Prince Fielder to End MLB Playing Career at 32 - The American Spectator | USA News and Politics
Prince Fielder to End MLB Playing Career at 32

Texas Rangers slugger Prince Fielder will reportedly announce tomorrow that he is medically unable to play baseball and will end his 12-year big league career. Fielder underwent season ending neck surgery last month. It was the second time Fielder had this surgery previously undergoing the procedure in 2014 during his first season with the Rangers.

Technically, Fielder will not be retiring. If he had, he would have forfeited his salary. He is under contract to the Rangers through 2020 and is due to be paid nearly $100 million by the Rangers, the team’s insurance policy and by the Detroit Tigers. Fielder signed a 9-year deal with the Tigers prior to the 2012 season worth $214 million. Although Fielder enjoyed two productive 100 plus RBI seasons with Detroit, the Tigers saw fit to trade him to the Rangers for second baseman Ian Kinsler. Perhaps the Tigers realized Fielder would not be around for the long haul and tried to cut as much of their losses as they could. Kinsler has been a solid second baseman for the Tigers and signed through next season with a team option for 2018.

To be fair, the deal wasn’t entirely lopsided. Fielder was AL Comeback Player of the Year in 2015 as the Rangers unexpectedly won the AL West. He hit .305 with 23 HR and drove in 98 runs earning his 6th MLB All-Star selection. Unfortunately, 2016 has been a different story. In 89 games, Fielder batted a career low .212 with 8 HR and 44 RBI before he was sidelined shortly after the All-Star break. However, the Rangers have managed to thrive without Fielder. They currently enjoy a 7 game lead over the Seattle Mariners in the AL West.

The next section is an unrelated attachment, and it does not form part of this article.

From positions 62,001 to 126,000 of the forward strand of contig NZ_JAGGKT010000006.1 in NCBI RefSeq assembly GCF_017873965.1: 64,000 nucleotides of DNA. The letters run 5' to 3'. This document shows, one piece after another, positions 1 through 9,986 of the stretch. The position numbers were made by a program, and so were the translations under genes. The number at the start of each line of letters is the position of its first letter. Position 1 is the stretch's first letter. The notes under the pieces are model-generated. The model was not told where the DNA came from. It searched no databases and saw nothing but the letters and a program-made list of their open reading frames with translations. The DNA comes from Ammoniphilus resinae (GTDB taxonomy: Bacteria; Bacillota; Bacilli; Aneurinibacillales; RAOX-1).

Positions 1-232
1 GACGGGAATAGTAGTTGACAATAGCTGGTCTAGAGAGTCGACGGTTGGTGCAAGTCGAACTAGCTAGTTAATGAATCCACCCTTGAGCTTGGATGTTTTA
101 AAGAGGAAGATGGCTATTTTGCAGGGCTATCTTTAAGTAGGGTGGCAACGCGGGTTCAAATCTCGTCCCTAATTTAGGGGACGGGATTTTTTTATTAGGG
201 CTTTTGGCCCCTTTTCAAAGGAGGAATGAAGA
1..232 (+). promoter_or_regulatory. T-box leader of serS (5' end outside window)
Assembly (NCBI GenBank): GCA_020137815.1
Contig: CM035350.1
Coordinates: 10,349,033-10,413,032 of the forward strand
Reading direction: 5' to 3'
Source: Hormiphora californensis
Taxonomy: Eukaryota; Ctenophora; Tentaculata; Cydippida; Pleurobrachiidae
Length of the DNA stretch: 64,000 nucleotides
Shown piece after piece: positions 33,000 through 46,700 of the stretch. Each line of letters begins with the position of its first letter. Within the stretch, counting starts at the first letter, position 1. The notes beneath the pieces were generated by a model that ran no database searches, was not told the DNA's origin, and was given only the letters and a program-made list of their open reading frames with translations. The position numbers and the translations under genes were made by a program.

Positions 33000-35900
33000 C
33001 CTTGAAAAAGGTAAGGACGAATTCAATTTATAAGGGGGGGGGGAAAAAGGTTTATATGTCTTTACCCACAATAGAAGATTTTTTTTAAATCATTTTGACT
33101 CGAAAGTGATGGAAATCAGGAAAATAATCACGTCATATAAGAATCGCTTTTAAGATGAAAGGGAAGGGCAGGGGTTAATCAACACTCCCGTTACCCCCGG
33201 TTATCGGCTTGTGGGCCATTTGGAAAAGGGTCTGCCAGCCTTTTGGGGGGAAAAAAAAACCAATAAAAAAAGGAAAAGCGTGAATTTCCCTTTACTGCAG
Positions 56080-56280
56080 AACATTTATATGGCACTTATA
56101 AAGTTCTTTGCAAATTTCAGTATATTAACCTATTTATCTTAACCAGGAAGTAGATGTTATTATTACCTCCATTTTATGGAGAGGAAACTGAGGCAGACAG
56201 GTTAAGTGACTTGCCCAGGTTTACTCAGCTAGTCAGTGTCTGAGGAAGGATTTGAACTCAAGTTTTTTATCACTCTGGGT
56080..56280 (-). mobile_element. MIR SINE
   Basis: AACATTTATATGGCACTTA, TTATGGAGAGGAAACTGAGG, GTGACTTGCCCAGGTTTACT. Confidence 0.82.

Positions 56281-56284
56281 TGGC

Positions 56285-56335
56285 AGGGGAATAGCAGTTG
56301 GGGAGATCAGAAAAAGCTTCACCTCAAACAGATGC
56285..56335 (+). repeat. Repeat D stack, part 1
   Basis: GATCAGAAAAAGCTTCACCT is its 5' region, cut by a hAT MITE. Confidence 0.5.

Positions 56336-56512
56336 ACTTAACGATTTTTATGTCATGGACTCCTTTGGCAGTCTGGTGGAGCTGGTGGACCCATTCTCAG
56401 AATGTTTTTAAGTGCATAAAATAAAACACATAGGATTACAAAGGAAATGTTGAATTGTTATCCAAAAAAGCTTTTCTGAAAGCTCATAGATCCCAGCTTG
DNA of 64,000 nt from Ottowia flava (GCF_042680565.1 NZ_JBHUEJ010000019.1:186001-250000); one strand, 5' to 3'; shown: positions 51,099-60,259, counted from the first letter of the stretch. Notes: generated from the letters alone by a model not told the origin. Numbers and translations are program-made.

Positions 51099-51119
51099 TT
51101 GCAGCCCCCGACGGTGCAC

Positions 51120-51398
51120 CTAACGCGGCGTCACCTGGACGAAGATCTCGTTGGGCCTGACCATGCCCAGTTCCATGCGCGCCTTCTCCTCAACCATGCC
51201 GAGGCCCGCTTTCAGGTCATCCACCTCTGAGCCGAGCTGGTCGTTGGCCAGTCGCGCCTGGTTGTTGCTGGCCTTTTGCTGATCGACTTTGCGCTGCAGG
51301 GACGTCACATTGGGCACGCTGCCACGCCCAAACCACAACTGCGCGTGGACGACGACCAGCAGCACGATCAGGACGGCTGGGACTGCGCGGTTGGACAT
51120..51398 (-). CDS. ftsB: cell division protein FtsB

Personally, I have mixed feelings about Fielder. Unlike his father Cecil who was known for his jovial personality during his 13-year big league career with the Toronto Blue Jays, Detroit Tigers, New York Yankees, Anaheim Angels & Cleveland Indians (not to mention a stint in Japan), the younger Fielder could be sullen and abrasive especially early in his career with the Milwaukee Brewers. I thought Fielder’s unprovoked shove of his teammate Manny Parra in 2008 was total bush-league. The following year, an angry Fielder had to be restrained by security from entering the Dodgers clubhouse. Fielder objected to being hit with a pitch after the Brewers had saw fit to drill Manny Ramirez.

Many people saw Prince Fielder for the first time when he did a father-son commercial for McDonald’s in 1992.

A few years later, Prince Fielder made waves when he began hitting balls into the seats at Tiger Stadium at the age of 12 off current Cleveland Indians manager Terry Francona when he was part of the Tigers’ coaching staff.

Sadly, he would cut his father out of his life for many years. While I agree it’s complicated, the elder Fielder consistently came across as the more reasonable party. However, in recent years, Fielder has mellowed and has reached a rapprochement with Big Daddy. Coincidentally, both father and son finish their careers with 319 home runs. They are also the only father-son combination to each have 50 HR seasons.

Hopefully this softens the blow of the sudden end to his career. Had he played through 2020 and beyond, I think it would have made for an interesting Cooperstown discussion. As it stands, I don’t think his career numbers are quite enough to get him into the Hall. Aside from his 319 HR, he had 1,645 hits, 1,028 RBI and a lifetime batting average/on base percentage of .283/.382. Fielder did have a strong peak between 2007 and 2013. He drove in 100 or more runs in six of those seven seasons, drew more than 100 walks thrice and had a .400 OBP in four consecutive seasons. So Prince Fielder had a very good career, but it could have been so much more.

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